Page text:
Mr. Bates has drawn up a memorial to be presented to the Queen appeal- ing for mercy on account of the peculiar position which he held in the firm of Strahan and Co. He sets forth the history of his connexion with the house. He is in his sixty-sixth year, and has a wife and five young chil- dren dependent upon him. In the year 1820 he was appointed a junior clerk in the house of "Snow, Paul, and Paul" ; in 1837 he rose to the con- fidential position of ledger-clerk, with an income of 5201., and free apart- ments in Norfolk Street ; in 1841 he was invited to become partner in the firm of "Strahan and Co."—that is, he was to be called partner, and accept the responsibilities of the position ; but he was only to receive 800/. a year, and to continue his former duties. He had no important control over the business—in any considerable matters he had to refer persons to the other partners. In 1548 he got his allowance raised to 1000/.; he never received any further advantage, and he continued to live economically in his free apartments. In 1852 persons named Gandell began to obtain advances from the bank, without Bates's concurrence or knowledge; these advances were increased ; when Bates knew of them he remonstrated, but in vain, for early in 1854 the Gandells had got 100,0001. advanced to them. Bates told Sir John Paul that one advance of 40,0001. would prove the ruin of the house. In December 1853 he advised that the bank should stop payment ; but his part- ners said they could: rely on their resources. Bates was not aware that Dr. Griffith's Danish Bonds had been sold in March 1854, till after the event ; Sir John Paul assured him that they should be replaced. From May 1854 to May this year Bates was mostly in Paris, engaged in endeavouring to ob- tain money from the Gandells, and he took no active part in the business of the bank. When, in April last, he told Dr. Griffith that his 5000/. of Danish Bonds were safe in the bank, he believed that they were—that the former bonds had been replaced by others bought in Dr. Griffith's name. On the 28th April Bates loft London for Paris, and returned on the 9th May ; he had no intimation be- fore he left England that his partners were about to raise money on the securi- ties of their customers; a large sum was thus raised whilst he was absent. When Strahan and Paul tendered in the Bankruptcy Court the list of secu- rities disposed of, Bates assented to it, but not as a participant in the opera- tion. Affidavits had been prepared and signed by Strahan and Paul, which they proposed to swear to, but were not permitted, in which they stated the position Bates held, and distinctly admitted that they alone had dealt with the securities. In conclusion, the petition represents—" That your peti- tioner was not cognizant of or in any manner, directly or indirectly, privy or assenting to any act of selling, pledging, converting, or using, any of the said securities of the customers of the bank, and de ited with them for safe custody. That your petitioner most humbly au Is that, under the circumstances hereinbefore set forth, he is not guilty of the crime of which he has been convicted. And your petitioner humbly prays and implores your Majesty, to take into your gracious consideration the facts and circum- stances above set forth, and to extend to your petitioner, now hastening to the close of a life which up to this fatal event had been one of unsullied honour and integrity, your Majesty's most gracious pardon."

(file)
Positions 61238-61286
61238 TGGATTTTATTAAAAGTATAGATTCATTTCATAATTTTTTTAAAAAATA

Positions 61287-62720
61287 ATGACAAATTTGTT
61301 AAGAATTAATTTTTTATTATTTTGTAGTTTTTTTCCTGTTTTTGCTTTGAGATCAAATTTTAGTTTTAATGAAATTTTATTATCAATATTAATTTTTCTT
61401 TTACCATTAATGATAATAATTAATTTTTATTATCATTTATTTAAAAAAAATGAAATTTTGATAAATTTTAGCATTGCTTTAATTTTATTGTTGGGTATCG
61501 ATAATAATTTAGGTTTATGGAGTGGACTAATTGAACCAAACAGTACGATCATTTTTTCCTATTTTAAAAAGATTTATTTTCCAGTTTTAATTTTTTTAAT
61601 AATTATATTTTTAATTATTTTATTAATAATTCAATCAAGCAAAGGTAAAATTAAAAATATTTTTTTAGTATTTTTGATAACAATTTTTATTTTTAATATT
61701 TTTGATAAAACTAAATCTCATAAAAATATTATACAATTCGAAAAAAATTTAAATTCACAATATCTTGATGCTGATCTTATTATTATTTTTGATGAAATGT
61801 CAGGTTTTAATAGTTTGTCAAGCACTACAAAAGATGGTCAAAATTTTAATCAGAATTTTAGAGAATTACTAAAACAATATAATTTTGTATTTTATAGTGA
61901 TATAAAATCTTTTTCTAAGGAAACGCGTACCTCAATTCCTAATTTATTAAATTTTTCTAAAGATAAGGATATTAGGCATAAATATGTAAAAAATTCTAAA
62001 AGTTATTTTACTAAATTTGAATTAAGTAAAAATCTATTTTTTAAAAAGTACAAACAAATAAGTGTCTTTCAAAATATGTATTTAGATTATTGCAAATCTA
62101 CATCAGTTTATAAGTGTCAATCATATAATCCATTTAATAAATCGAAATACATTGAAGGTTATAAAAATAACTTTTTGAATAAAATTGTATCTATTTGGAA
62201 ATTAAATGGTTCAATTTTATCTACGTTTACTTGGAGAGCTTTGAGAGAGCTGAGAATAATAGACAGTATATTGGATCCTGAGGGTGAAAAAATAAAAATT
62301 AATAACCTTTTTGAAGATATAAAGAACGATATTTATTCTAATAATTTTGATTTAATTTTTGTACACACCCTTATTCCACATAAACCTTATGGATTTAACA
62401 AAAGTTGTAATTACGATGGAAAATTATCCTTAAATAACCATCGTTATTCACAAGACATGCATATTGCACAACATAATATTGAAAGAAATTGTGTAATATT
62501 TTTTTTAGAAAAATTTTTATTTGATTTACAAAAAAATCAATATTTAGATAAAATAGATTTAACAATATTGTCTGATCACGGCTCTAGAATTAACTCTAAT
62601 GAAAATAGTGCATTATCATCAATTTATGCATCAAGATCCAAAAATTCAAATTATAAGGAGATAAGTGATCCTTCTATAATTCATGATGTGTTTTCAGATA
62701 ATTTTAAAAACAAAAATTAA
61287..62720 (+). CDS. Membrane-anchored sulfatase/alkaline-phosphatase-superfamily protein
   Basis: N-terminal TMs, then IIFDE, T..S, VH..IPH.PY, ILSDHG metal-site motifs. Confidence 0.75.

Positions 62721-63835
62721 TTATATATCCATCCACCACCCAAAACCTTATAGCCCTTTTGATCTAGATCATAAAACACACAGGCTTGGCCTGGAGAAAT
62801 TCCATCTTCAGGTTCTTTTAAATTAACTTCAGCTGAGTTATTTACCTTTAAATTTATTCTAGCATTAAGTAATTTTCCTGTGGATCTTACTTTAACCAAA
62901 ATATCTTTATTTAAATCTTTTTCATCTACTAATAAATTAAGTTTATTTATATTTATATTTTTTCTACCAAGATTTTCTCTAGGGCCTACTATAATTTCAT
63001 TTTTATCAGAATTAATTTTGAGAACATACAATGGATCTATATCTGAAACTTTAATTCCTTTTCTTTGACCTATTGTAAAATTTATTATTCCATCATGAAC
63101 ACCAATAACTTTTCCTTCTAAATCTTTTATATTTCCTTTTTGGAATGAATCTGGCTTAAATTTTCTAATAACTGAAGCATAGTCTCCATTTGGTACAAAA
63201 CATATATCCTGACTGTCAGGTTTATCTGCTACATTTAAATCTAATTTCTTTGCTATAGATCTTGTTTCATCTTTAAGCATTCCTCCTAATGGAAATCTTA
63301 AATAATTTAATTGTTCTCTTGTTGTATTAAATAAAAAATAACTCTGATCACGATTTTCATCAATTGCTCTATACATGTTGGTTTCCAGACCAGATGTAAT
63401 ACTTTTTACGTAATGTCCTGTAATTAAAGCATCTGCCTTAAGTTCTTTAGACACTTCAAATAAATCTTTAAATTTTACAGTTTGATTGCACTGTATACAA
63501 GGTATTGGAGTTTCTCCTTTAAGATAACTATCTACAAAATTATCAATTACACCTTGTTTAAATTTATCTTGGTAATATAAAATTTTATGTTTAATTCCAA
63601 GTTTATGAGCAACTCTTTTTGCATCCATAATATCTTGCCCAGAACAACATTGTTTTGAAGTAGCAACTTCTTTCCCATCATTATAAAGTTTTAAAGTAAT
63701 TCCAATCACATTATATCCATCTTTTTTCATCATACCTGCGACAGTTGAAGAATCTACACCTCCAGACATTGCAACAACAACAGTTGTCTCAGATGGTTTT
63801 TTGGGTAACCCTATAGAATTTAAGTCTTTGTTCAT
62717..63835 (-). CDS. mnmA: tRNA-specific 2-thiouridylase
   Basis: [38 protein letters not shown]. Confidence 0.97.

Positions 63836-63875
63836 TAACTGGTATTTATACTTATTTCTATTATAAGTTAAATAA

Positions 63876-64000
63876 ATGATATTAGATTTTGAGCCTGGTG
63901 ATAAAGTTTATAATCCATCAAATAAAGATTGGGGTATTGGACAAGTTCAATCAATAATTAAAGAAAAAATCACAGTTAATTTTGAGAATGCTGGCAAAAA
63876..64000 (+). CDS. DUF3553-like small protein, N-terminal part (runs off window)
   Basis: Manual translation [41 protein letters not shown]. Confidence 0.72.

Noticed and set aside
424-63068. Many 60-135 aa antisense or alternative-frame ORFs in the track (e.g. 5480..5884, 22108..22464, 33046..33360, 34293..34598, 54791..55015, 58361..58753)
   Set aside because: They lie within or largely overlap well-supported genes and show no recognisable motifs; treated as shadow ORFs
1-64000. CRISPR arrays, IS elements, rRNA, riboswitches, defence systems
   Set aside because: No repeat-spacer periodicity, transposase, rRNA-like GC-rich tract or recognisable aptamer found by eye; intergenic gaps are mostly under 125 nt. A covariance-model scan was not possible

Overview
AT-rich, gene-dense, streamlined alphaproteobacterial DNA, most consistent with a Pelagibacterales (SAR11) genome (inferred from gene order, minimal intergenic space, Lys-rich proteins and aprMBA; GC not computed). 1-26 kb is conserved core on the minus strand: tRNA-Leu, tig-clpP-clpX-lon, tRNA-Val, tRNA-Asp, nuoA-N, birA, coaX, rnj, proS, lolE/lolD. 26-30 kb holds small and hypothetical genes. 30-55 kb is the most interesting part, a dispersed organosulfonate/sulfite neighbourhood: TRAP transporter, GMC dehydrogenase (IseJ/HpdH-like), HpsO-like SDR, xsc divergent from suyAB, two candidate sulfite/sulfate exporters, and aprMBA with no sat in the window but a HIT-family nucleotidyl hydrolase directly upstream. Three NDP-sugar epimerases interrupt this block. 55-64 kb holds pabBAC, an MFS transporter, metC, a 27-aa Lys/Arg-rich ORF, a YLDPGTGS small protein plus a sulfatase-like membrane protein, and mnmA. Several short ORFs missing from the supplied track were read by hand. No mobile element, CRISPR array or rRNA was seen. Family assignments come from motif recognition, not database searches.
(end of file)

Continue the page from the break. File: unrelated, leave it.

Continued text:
The convicts Strahan, Paul, and Bates, have been removed to the Milbank Penitentiary.